Del Prado Hill, P. and Garas-York, K., Eds. (2021).  The impact of PDS partnerships in challenging times.  Charlotte, NC:  Information Age Publishing. 233 pp, web-pricing:  $39.09 PPB, $73.09 HC.

Reviewed by Alison L. Rutter, East Stroudsburg University of PA, Book Review Co-Editor

While descriptions of PDS abound, relatively few attempts have been made at assessing the impact of PDS.  Not since Carole Basile’s edited text, Intellectual capital: Intangible assets of Professional Development Schools (2009), describing the partnership work at University of Colorado-Denver, has a PDS looked so inwardly to re-define the meaning of impact, to broaden the parameters of how PDSs assume challenges and address the needs of a variety of stakeholders.  This collection of case studies from SUNY Buffalo State succeeds in not only assessing the impact, but in ecologically finding measures that capture the true nature of our work, going beyond the traditional measures of quantitative, high stakes assessments of student achievement.  This text analyzes in six broad themed sections the impact of the work of the exemplary SUNY Buffalo State’s 45+ PDS relationships over its three decades of practice.

The book’s editorial team outlined the connections between this text, its measures of impact, and the NAPDS Nine Essentials as well as linking them to CAEP standards and their own internal framework.  While only Part I focuses specifically on the theme of mutually beneficial practice, the entire book exemplifies this core ideal.  This is a book addressing the impact of this PDS, but also the impact of the idea of PDS.  By linking this PDS’s efforts to the core essentials, the authors reinforce the overall values of partnership, community, collaboration, inquiry and mutuality of purpose.

One metaphor often associated with PDS is that of a well-tended garden, rich with diversity which complements and balances in its design.  This book and the PDS it depicts exemplify this metaphor.  The impact of a garden is not counted in individual plantings or the comparative height of the plantings, but in the way it meets its purpose with balanced composition, variety of textures and colors, and overall lushness of flora working together, created with design and care.  This book shares with us the many ways Buffalo State has taken extreme care in nurturing its “garden” over time, providing the nutrients of teacher development and leadership, funding and inspired innovation to keep it healthy to grow and flourish into its mature bounty of experiences.  The perennial practices of working with teacher candidates, classroom teachers, and various teaching models support the overall structure by example and are enriched by the focal points of the exotics – the international and virtual PDS that encourage increased innovation.  Just as a gardener needs to attend to the needs of plants growing through their own life cycles, SUNY Buffalo State has faced the challenges of their PDS over time and across a broad spectrum of needs and stakeholders.  Some of the cases use more established forms of empirical research to do so, while others rely on a variety of qualitative reflections, interviews and artifacts to exhibit their effect.  As with someone viewing a garden, the variety of offerings encourages greater inspection.  The breadth of this PDS belies the mature garden.  From special education, to reading to music, ELL, math, STREAM and more, the reader is dazzled.  The authors’ ability to collaborate across departments and platforms encourages new thinking, new ways to problem solve and means to highlight those coming of age.  It is evident that some ideas have disseminated from others, creating new generations of growth.  Using a similar structure, each of these case studies presents a different vantage point, or perspective, on how to view the impact of the overall PDS and how effective they are as a whole.  The challenge and impact is shared “At-a-Glance” within each case and then analyzed overall in the final chapter.  This simple framework un-mistakenly shows the breadth and depth of its impact for various stakeholders.  Individually, the case studies exceed expectation as examples of work at its peak, but as a whole this PDS garden is stunning.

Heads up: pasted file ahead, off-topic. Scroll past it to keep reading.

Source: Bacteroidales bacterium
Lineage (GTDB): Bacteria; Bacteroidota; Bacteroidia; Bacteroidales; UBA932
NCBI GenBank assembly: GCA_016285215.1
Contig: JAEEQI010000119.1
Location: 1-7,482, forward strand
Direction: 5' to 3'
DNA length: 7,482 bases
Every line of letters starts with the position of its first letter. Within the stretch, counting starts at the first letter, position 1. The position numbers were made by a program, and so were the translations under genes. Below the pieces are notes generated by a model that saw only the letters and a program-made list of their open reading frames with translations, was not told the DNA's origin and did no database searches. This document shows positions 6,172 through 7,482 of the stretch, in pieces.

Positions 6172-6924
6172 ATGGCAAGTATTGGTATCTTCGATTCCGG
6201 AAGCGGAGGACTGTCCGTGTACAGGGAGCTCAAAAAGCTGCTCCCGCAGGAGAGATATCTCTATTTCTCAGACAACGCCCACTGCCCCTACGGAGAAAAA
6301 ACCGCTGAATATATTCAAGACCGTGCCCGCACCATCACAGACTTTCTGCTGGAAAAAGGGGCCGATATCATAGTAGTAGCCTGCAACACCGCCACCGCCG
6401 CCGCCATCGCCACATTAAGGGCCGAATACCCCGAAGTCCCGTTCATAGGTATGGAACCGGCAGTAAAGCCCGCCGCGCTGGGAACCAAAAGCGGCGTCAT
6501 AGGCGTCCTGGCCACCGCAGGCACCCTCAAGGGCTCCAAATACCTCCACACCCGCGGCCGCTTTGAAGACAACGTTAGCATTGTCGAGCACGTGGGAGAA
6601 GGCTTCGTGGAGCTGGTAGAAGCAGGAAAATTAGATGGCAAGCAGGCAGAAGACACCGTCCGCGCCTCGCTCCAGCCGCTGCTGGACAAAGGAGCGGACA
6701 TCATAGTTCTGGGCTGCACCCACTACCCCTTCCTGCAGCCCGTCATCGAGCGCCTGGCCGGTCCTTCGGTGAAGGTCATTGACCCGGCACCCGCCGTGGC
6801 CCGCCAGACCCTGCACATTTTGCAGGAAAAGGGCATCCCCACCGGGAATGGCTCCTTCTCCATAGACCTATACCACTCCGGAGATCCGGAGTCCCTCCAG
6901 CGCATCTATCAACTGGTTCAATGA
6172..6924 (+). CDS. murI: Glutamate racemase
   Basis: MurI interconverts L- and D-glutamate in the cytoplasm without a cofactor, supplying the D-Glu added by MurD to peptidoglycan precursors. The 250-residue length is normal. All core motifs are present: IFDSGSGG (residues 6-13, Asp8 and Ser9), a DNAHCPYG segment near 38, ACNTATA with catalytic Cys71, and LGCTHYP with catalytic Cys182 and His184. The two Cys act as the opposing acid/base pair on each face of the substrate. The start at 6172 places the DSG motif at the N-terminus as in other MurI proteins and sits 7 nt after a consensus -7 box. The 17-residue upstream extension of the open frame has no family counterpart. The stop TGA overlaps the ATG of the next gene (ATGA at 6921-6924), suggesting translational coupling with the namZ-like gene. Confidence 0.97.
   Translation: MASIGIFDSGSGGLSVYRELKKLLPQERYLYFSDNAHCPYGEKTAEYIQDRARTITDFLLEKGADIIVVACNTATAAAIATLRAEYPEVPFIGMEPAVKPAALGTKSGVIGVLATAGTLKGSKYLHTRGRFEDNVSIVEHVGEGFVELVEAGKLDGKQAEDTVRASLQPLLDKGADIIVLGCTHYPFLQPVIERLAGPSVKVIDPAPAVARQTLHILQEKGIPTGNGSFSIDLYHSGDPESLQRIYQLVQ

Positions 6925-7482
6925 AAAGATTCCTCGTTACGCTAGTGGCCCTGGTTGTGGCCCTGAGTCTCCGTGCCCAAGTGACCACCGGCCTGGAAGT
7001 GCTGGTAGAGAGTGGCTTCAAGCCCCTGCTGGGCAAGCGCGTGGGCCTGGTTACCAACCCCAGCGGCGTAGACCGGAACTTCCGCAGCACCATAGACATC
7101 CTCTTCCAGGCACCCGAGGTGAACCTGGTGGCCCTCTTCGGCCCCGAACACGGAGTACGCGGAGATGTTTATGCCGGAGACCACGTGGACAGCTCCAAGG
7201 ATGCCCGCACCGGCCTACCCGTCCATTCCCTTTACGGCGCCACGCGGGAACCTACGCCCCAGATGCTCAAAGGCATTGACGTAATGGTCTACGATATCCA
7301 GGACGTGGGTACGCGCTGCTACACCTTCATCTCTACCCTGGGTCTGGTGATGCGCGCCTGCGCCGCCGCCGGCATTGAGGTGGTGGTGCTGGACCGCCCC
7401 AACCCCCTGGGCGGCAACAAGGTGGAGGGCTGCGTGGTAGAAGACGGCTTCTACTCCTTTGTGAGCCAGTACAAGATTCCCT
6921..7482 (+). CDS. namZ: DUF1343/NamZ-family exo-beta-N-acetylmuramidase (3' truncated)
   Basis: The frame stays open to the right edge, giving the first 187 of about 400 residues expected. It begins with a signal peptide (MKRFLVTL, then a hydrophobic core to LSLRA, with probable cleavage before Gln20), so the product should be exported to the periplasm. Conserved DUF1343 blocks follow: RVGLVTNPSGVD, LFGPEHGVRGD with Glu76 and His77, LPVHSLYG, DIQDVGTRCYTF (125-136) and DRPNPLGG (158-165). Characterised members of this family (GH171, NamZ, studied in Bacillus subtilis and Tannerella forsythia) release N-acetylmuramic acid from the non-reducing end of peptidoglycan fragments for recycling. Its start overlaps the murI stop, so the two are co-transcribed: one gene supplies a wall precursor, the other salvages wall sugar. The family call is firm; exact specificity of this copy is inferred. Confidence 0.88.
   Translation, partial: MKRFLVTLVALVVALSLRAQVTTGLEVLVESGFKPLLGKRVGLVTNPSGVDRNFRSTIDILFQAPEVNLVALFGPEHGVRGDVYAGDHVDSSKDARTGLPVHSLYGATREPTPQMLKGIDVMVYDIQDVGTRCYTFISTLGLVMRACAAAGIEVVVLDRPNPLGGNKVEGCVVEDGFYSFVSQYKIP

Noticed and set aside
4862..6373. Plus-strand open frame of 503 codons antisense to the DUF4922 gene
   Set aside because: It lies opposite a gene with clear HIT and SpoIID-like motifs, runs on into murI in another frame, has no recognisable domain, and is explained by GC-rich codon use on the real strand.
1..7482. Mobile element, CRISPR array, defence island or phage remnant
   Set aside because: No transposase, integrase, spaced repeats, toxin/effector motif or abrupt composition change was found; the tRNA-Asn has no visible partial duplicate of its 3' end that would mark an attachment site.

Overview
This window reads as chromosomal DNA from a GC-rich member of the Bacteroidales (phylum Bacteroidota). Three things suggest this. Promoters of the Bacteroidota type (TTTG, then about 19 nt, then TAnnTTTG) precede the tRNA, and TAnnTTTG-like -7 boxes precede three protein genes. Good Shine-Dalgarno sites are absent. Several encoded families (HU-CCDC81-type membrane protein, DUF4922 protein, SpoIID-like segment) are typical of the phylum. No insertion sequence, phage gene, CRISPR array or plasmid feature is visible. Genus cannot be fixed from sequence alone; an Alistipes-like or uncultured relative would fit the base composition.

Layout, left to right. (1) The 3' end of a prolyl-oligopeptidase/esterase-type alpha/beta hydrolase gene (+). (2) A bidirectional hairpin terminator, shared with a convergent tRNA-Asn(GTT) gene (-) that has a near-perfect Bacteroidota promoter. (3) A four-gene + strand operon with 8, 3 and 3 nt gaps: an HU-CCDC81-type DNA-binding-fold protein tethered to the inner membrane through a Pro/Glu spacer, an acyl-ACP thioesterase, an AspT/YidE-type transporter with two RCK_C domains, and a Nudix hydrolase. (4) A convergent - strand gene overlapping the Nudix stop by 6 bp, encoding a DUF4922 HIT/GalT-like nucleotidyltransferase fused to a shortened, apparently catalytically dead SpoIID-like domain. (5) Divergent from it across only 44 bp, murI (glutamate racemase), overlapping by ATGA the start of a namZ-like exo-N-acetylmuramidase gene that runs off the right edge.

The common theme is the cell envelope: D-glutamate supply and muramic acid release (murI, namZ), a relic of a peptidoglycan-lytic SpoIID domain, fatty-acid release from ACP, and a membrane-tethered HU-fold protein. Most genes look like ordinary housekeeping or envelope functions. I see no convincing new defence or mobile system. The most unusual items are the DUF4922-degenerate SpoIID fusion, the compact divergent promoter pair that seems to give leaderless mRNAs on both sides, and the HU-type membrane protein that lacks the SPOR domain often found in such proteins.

In at least two of the chapters the idea of recruiting new teachers from the PDS and “growing their own” through the Urban Teaching Academy hints of the next generation of impact.  This final analysis leaves the reader hoping for the possibility of a next volume – how has this garden taken seed and re-seeded itself in new generations of teachers, administrators and faculty — new PDS partnerships.

A key to this book’s design is its very readable text written for all PDS audiences.  It includes little educational jargon.  Lay people curious about PDS and partnership work would feel as at ease in reading it as more traditional educational researchers.  It would be suitable reading for new PDSs looking for ideas and possibilities as well as mature PDSs hoping for an infusion of new growth and innovation.  It could also be used by doctoral classes in educational research as a means for encouraging innovative thinking about research and impact.  Additionally, this would be ideal for a book study group across a PDS or to bring a network together.

This is a very well-constructed, well-written text that holds together throughout the many chapters and sections.  The editors wisely established a format to be followed throughout each chapter so the audience knows what to expect from each case.  Its consistency and overall coherence speak to the valuable work being done in this PDS and hope for similar work across our world of school-university partnerships.  This book is recommended as a must read. 

Basile, C. (2009).  Intellectual capital: Intangible assets of Professional Development Schools.  Albany, NY: SUNY Press.